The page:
Thursday, February 18, 2021
Like many of you, this week's been hectic, filled with chats and jam sessions to help graduates finish strong in preparation for next week's bar exam.
Most look tired, really tired. Me too.
So we took a break from consideration and equal protection and secured transactions to talk about steps we might take to provide refreshment to rejuvenate our battle-worn minds.
I don't know what possessed me, but I asked our students if they had time to take a break, a walk, or a little excursion from bar prep. But before they could answer "no", I answered for them. Simply put, I blurted out - like an excited utterance - that "you can't afford NOT to take a break!"
As reporter Betsy Morris explains:
"Spending times in the woods - a practice the Japanese call 'forest bathing' - is strongly linked to lower blood pressure, heart rate, and stress hormones and decreased anxiety, depression and fatigue." Morris, B., "For Better Health, Just Head Outdoors," Wall Street Journal (Feb. 16, 2021). And, with respect to cognition, as Dr. Gretchen Daily observes based on research at Stanford University, "A 45-minute walk in nature can make a world of difference to mood, creativity, [and] the ability to use your working memory." Id.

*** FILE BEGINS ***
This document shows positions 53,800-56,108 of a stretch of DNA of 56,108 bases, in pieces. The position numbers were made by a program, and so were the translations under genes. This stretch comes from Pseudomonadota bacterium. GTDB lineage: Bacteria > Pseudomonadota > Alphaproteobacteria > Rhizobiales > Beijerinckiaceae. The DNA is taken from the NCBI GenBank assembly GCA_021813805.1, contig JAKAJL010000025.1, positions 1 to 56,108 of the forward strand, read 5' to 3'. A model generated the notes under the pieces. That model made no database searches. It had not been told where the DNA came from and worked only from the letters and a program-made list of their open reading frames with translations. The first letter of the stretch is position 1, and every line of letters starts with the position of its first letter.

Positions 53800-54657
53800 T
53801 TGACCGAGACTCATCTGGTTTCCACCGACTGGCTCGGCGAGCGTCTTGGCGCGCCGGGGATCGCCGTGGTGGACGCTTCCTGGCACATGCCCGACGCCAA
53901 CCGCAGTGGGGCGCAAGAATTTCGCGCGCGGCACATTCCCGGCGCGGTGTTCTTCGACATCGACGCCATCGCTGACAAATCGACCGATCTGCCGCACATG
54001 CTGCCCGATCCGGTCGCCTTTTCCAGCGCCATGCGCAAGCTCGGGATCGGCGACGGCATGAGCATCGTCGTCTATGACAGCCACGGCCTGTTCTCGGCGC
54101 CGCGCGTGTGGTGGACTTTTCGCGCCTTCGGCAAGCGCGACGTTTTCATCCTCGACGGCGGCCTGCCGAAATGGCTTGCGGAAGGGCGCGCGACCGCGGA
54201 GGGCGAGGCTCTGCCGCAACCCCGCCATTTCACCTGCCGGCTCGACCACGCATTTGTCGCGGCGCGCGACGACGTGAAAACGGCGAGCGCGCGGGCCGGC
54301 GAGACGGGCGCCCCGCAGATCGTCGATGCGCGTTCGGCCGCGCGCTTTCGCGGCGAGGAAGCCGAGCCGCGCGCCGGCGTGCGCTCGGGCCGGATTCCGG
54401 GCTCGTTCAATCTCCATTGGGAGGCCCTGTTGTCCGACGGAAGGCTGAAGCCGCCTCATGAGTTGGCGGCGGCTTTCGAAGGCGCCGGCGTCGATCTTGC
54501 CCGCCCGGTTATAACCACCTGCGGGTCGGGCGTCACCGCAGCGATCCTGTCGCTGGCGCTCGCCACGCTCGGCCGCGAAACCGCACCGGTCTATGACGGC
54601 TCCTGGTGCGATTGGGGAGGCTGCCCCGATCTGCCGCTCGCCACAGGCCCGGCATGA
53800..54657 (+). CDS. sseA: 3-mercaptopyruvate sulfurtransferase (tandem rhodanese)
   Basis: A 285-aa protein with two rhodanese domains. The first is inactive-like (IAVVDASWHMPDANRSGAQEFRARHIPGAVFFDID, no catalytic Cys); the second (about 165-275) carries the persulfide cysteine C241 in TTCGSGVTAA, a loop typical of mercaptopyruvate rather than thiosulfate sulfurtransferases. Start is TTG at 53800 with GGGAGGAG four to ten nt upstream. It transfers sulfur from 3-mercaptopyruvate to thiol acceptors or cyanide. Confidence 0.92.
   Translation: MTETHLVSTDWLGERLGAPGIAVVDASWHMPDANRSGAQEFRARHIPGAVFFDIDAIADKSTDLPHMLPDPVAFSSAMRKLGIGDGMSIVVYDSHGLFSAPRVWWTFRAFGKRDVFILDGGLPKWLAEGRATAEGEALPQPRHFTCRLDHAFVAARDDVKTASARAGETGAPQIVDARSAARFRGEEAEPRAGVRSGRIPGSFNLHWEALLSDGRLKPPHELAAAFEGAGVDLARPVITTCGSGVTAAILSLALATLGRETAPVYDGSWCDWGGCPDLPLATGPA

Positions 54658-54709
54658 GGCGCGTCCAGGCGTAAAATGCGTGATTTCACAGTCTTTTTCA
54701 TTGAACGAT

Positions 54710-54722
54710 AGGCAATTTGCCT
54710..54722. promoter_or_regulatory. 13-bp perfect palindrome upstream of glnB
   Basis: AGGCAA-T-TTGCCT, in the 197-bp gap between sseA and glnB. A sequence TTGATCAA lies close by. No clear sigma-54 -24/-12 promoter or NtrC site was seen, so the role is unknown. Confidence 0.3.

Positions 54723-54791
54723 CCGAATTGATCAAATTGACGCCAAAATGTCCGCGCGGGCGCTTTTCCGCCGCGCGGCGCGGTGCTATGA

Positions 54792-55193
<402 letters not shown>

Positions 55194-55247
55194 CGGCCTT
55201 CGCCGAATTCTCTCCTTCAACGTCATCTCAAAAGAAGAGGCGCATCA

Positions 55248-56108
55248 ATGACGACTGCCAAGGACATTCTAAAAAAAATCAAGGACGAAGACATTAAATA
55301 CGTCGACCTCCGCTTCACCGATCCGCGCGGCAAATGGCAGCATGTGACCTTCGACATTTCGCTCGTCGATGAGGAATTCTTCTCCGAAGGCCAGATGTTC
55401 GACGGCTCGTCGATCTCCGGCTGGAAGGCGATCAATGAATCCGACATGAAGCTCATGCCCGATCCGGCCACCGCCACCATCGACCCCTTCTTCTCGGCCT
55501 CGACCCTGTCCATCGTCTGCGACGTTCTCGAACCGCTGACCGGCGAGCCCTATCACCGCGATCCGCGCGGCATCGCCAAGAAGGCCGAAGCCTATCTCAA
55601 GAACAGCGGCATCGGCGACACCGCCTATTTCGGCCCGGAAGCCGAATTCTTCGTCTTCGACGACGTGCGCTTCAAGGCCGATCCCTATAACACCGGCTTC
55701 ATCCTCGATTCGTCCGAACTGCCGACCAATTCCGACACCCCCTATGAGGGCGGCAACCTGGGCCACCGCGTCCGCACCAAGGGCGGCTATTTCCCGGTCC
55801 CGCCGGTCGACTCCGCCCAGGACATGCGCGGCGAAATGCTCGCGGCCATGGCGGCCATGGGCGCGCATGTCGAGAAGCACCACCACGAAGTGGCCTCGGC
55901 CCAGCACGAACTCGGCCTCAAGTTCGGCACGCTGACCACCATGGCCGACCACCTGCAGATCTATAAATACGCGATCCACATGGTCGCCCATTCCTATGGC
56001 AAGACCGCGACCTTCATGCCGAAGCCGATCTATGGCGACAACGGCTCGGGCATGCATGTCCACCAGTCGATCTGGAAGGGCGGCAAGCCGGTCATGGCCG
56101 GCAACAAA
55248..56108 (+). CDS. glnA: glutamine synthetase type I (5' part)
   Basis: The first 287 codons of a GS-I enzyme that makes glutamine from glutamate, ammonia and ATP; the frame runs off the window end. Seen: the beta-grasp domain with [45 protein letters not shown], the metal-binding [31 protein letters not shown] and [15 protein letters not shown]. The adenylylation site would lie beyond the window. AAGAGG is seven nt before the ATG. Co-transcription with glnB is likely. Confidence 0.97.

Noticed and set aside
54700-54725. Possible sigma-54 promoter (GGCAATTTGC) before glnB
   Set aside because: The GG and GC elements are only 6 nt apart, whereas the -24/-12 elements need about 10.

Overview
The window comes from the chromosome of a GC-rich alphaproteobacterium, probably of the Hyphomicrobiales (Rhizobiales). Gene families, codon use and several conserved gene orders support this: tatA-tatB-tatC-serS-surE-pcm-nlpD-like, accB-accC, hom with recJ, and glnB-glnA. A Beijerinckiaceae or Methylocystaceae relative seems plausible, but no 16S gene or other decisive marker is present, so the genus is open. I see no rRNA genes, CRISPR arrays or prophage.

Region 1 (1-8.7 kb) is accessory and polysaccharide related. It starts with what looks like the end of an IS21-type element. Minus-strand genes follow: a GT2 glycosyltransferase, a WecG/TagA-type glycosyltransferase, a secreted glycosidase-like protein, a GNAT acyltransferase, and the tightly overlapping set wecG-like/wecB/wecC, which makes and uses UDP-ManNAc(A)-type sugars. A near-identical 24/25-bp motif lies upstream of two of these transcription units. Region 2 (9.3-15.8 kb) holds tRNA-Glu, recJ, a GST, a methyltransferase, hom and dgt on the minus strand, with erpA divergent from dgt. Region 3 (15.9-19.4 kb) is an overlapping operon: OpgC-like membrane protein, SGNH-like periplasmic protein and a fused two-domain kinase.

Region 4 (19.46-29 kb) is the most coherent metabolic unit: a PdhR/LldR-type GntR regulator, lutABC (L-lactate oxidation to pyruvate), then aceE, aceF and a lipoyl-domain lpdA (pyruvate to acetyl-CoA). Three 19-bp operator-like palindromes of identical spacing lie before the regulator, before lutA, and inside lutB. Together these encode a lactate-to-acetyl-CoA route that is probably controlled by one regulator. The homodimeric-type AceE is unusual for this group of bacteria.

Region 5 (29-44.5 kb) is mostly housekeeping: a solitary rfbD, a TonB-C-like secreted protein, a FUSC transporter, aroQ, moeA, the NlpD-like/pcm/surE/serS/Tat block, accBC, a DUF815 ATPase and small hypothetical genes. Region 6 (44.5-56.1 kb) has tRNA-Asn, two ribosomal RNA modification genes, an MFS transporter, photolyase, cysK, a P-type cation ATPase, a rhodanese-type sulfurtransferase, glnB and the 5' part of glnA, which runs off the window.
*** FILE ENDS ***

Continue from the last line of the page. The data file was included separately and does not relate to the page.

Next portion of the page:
In short, all work and no play is a recipe for disaster not success. Simply put, it doesn't work.
So, as you meet with bar takers for last moment tune-ups and encouragement, let them know that it's okay to take breaks, to put on a cap and gloves and hit a local park for a wintry walk. Along the way, they'll be not just feeding their spirits but also strengthening their minds. Now that's a great way to prepare for success, whether it's on the bar exam or in life. (Scott Johns).